China bird flu mutates, might infect mammals
In a worrisome sign, a bird flu in China appears to have mutated so that it can spread to other animals, raising the potential for a bigger threat to people, scientists said Wednesday.
So far the flu has sickened nine people in China and killed three. It's not clear how they became infected, but there's no evidence that the virus is spreading easily among people.
But the virus can evidently move through poultry without making them sick, experts said, making it difficult to track the germ in flocks.
The findings are preliminary and need further testing.
In the wake of the illnesses, the Chinese Center for Disease Control and Prevention shared the genetic sequence of the H7N9 virus with other scientists to help study how the virus might behave in different animals and situations.
One scientist said the sequence raises concern about a potential global epidemic, but that it's impossible to give a precise estimate of how likely that is.
"At this stage it's still unlikely to become a pandemic," said Richard Webby, director of a World Health Organization flu center at St. Jude Children's Research Hospital in Memphis, Tenn.
"We should be concerned (but) there's no alarm bells ringing yet," he said.
The virus has genetic markers that would help it infect people, Webby said. That makes him worry about a pandemic a bit more than he does for other bird flu viruses, such as the H5N1 virus that emerged a decade ago, he said.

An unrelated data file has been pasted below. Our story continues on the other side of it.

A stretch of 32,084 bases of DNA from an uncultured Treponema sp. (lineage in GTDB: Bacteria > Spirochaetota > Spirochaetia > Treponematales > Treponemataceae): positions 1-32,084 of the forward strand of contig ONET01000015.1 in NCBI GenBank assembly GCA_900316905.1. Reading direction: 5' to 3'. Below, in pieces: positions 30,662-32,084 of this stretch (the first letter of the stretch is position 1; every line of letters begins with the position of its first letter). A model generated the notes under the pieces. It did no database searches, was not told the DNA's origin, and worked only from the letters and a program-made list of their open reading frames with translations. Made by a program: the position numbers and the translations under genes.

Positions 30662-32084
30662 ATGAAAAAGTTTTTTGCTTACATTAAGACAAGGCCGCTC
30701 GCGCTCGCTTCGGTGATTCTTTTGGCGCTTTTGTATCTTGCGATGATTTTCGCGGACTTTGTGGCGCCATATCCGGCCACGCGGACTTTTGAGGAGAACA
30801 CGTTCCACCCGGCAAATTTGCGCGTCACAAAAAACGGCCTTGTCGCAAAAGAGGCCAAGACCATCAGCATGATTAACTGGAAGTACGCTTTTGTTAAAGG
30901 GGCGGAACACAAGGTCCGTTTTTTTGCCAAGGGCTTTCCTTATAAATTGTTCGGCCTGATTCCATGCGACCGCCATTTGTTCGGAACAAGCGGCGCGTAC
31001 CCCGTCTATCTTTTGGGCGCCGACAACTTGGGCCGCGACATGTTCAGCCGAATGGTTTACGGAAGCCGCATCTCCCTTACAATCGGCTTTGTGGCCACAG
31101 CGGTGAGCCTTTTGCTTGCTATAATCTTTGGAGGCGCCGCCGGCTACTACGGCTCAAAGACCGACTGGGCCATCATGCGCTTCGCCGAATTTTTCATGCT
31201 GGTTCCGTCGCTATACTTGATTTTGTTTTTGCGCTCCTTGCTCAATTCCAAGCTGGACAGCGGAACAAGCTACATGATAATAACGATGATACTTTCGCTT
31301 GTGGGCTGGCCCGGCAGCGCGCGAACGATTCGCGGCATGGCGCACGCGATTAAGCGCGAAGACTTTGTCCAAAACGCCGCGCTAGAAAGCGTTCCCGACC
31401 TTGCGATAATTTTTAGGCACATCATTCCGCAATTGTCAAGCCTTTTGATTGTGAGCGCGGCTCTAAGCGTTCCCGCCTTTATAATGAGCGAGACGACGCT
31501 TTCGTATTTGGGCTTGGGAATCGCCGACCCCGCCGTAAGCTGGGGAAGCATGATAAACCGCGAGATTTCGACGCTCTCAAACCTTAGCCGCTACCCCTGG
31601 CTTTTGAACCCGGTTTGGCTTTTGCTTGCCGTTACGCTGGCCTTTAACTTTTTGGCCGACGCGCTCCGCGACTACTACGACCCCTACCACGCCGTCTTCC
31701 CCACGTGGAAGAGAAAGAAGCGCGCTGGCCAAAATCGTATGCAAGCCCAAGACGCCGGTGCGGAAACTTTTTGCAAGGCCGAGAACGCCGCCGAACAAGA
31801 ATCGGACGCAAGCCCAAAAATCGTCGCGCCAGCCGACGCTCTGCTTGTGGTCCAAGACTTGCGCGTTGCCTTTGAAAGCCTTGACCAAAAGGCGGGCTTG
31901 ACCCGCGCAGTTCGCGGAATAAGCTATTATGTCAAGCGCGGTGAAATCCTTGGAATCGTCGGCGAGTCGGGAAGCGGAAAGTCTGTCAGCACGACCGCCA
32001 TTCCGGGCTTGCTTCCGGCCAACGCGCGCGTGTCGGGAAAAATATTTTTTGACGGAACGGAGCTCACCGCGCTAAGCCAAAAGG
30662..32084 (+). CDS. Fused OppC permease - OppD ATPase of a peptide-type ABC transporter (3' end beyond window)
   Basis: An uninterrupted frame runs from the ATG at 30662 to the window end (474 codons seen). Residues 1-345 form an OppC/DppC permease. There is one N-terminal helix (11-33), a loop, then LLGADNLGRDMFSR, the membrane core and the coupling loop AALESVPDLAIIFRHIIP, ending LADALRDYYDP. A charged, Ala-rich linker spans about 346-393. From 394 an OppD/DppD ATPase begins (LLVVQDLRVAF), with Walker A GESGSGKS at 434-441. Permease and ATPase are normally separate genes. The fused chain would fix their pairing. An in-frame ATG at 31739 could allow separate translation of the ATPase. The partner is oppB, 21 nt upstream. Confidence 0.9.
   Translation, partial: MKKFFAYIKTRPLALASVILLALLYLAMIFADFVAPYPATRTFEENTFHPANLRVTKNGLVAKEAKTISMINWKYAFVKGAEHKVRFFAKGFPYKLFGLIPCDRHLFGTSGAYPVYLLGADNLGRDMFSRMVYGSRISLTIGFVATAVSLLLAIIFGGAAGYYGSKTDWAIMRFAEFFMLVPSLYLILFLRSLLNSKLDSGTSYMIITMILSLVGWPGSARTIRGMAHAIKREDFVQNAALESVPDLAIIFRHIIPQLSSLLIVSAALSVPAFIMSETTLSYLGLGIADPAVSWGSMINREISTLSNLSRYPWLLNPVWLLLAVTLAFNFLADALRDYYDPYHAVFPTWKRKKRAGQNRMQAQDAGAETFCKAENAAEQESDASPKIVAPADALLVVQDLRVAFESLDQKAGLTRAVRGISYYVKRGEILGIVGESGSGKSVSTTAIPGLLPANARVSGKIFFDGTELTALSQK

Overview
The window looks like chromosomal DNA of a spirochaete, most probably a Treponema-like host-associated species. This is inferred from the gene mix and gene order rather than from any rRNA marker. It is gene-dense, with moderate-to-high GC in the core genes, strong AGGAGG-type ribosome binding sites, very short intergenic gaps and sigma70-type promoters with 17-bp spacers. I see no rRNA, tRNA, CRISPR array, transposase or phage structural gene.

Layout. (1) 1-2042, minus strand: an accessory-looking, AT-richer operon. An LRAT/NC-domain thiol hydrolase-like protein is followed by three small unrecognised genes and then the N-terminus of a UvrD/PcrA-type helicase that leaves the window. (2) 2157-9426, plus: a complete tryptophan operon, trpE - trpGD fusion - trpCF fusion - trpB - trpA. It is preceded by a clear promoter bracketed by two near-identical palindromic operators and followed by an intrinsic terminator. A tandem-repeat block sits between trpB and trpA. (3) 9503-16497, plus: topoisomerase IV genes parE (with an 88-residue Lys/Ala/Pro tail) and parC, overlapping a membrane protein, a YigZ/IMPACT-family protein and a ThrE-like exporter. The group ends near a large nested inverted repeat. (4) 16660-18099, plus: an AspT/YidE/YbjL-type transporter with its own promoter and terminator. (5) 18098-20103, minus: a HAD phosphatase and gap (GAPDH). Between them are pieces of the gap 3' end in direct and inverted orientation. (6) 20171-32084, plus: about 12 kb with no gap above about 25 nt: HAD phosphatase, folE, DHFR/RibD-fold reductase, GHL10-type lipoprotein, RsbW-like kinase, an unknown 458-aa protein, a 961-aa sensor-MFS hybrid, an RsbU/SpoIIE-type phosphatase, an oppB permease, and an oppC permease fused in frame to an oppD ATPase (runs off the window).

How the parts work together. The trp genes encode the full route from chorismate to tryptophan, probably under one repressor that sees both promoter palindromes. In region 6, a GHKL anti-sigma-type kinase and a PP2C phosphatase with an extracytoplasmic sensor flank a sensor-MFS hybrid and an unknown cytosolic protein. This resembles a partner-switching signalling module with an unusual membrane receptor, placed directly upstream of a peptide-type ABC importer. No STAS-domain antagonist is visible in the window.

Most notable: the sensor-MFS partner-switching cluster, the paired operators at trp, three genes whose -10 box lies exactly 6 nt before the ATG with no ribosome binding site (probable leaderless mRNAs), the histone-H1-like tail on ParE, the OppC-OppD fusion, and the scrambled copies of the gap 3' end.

"The tentative assessment of this virus is that it may cause human infection or epidemic," said Dr. Masato Tashiro, director of the WHO's influenza research center in Tokyo and one of the specialists who studied the genetic data, "It is still not yet adapted to humans completely, but important factors have already changed."
Flu viruses evolve constantly, and scientists say such changes have made H7N9 more capable of infecting pigs.
Pigs are a particular concern because bird and human flu viruses can mingle there, potentially producing a bird virus with heightened ability to spread between humans, said Dr. William Schaffner, a flu expert at the Vanderbilt University School of Medicine. That's what happened in 2009 with swine flu.
The scientists who inspected the genetic data also said that based on information from the genes and Chinese lab testing, the H7N9 virus appears able to infect some birds without causing any noticeable symptoms. Without obvious outbreaks of dying chickens or birds, authorities could face a challenge in trying to trace the source of the infection and stop the spread.
If there are no obvious symptoms in birds or pigs "nobody recognizes the infection in animals around them. Then the transmission from animal to human may occur," Tashiro said. "In terms of this phenomenon, it's more problematic."
This behavior is unlike the virulent H5N1 strain, which set off warnings when it began ravaging poultry across Asia in 2003. H5N1 has since killed 360 people worldwide, mostly after close contact with infected birds.
If the latest virus continues to spread in China and beyond, "it would be an even bigger problem than with H5N1, in some sense, because with H5N1 you can see evidence of poultry dying," said University of Hong Kong microbiologist Malik Peiris, who also examined the genetic information.
He urged China to widely test healthy birds for the virus in live animal markets in the parts of the country where the human infections have been reported.
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